Have a great day!


    • TAO

      May 23, 2013 at 3:53 pm

      Seespeakhearmama – adoptive parents have called me many things but never sweet – usually the opposite! I appreciate that you can hear what I have to say without a defensive wall coming up and stopping the conversation because I am blunt. I also apprciate that you can see there the same differences I see. Very much appreciate that – more than you might ever understand.


      • seespeakhearmama

        May 23, 2013 at 6:58 pm

        It’s all good. I don’t always agree with your opinions but I DEFINITELY hear you. That one doesnt always agree might only mean that one has not yet processed the viewpoint. So much to consider and we could probably talk at length about this but I really do appreciate your words/work. Stay blessed and keep writing.


        • TAO

          May 23, 2013 at 10:19 pm

          Seespeakhearmama – I would never expect anyone to always agree – sometimes I look back and don’t agree with myself – I appreciate your grace though in listening…


  2. Dannie

    May 23, 2013 at 5:40 pm

    being “Called to adopt” can harbor a superior complex or a “job” like complex that can ultimately get in the way of relationship with your children….we should all think about why we want to adopt. I knew I could offer a decent life to a child and I wanted to be a parent so badly….yeah I was single and most people even thought that was selfish…only doing it for myself. I think adopting a child, one has to know this child will always have two families, the family structure may be different because of this, and one has to learn to accept it and be ok with it…whether the way of life is closed or open due to circumstances. Also parenting is not for self-fulfilment….children need decent chances in life to become decent citizens no matter if biological or adopted (decent chances does not mean money or the pressure to give up for adoption because one is unwed…let me clarify that point) by being loved, being prodded on to be the best they can be.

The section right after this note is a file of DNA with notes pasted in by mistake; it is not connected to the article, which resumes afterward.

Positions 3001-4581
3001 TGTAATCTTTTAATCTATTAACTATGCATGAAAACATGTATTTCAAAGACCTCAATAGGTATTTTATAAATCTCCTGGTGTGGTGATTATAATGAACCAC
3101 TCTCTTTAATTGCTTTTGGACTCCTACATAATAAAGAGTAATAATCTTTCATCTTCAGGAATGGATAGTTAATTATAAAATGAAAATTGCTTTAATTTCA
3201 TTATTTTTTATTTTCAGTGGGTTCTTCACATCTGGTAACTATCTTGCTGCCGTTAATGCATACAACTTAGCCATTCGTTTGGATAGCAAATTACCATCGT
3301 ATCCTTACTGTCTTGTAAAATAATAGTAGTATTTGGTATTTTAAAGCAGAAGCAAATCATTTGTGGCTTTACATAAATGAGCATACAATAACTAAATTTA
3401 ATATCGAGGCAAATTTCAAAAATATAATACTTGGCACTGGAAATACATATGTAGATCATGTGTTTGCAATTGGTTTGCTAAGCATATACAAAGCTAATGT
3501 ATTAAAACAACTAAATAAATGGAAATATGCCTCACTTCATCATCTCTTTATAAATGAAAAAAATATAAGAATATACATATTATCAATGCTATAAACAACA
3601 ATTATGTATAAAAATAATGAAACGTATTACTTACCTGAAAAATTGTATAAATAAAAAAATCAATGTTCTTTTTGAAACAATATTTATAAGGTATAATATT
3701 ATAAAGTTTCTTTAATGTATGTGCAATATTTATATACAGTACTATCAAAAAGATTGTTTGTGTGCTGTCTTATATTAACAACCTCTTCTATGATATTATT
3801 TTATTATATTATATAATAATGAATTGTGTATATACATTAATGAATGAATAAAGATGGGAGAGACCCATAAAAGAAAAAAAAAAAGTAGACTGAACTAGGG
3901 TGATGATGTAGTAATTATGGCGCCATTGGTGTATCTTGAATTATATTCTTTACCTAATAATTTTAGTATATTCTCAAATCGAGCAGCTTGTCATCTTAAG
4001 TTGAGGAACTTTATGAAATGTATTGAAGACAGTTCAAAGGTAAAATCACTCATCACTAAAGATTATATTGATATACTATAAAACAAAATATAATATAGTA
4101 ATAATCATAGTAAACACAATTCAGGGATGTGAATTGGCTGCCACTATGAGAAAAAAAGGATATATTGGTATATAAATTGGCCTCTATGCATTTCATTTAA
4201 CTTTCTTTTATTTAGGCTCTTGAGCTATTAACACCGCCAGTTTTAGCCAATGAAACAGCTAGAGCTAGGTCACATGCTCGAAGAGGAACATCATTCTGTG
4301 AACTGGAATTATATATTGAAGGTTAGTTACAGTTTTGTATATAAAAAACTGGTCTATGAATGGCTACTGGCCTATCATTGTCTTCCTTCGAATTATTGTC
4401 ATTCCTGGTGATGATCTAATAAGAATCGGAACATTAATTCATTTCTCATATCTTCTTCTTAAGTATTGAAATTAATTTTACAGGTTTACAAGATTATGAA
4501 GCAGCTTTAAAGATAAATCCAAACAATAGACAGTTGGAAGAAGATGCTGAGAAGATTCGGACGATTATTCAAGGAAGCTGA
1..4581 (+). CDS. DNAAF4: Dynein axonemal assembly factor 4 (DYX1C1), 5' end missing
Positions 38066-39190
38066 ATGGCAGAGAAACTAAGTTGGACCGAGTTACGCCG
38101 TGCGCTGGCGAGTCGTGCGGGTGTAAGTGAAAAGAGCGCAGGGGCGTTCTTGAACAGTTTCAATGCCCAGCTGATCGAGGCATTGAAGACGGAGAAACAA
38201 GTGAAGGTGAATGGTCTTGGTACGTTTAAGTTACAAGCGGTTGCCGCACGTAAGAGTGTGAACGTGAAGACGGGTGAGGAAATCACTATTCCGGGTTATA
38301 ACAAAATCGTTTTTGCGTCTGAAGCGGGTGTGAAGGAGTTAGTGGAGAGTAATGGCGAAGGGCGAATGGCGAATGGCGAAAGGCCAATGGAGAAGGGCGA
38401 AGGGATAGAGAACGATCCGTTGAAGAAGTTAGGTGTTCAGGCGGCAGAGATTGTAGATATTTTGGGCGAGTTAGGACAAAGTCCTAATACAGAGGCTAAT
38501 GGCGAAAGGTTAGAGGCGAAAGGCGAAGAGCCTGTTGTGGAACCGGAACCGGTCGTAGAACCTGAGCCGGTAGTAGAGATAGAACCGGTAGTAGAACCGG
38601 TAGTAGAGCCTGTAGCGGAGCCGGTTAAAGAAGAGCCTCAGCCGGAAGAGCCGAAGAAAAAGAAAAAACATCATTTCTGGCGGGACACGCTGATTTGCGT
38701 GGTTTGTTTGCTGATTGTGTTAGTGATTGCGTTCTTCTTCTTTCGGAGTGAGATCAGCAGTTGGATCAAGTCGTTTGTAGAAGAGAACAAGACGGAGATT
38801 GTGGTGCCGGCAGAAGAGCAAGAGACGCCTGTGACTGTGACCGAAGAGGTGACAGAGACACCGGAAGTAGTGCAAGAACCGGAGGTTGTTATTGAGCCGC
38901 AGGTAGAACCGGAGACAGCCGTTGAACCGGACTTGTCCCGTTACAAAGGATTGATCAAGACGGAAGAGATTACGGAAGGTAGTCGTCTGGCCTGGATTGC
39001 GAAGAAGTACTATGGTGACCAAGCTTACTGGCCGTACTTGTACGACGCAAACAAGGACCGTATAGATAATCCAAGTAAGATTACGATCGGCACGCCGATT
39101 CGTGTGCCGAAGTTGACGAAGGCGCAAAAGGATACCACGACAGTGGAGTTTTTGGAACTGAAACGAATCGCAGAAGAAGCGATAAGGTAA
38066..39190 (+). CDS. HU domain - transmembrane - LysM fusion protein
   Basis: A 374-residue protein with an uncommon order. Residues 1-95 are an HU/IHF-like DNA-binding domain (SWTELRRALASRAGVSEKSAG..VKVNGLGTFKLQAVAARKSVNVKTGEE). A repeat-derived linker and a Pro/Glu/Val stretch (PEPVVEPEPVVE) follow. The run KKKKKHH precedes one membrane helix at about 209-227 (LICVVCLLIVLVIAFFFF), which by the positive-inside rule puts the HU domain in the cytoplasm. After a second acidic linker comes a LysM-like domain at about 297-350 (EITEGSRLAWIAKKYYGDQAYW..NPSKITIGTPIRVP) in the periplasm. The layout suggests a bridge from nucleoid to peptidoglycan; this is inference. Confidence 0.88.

Being called to do something, one tends to be good at that in the job sense (pastors, teachers, police officers etc.) but there is a wall there as in one doesn’t really engage completely with the people under their care….they do to an extent but not entirely.

    Parenthood one needs to engage, be in constant relationship. Where the “call to adopt” mentality can really impact is that is more about “me, me, me” and look what I did, everyone should do it and I can see it impacting relationship if mentality is not changed.

    My 2 cents….


    • TAO

      May 23, 2013 at 5:54 pm

      Awe Dannie – instead of trying to craft a post that wouldn’t offend everyone who read it – I should have just used your words – it’s all about your mentality and your wanting to be a parent first and then whether you can be open to the reality of there being two families and if you can be the right type of parent…

      Hope all is progressing well in the new soon to be little one?


      • Dannie

        May 23, 2013 at 8:25 pm

        Progressing well. I find myself with what they call “preggo brain” where my grammer is off, I space out, or completely forget things but overall progressing well. Of course since I turn 35 next week that magical age of warm fuzzy “advanced maternal age” even though everything is fine I hate that I’m still classified as high risk due to age. I should tell them where to shove their advanced maternal age crap. LOL. Well I’m glad my comment/thoughts made sense.

        It can be easy to get a big head with adoption, I’m sure your folks got all kinds of compliments on what saints they were because I get them too and I have to step back before it all goes to my head….not sure where this sainthood bestowing came about from…..I hope you are well too 🙂


        • TAO

          May 23, 2013 at 10:23 pm

          Yeah – I understand the age thing – it’s all relative – I get it in reverse because I’m too young for what I have…Glad though that you get special attention!

          Not sure how much mom and dad got the awesome comments because he was just Doc and did things his own way, and said what was on his mind and would have called it rubbish to their face… 🙂 I’m doing okay…summer always makes life better too.


  3. eagoodlife

    May 23, 2013 at 8:16 pm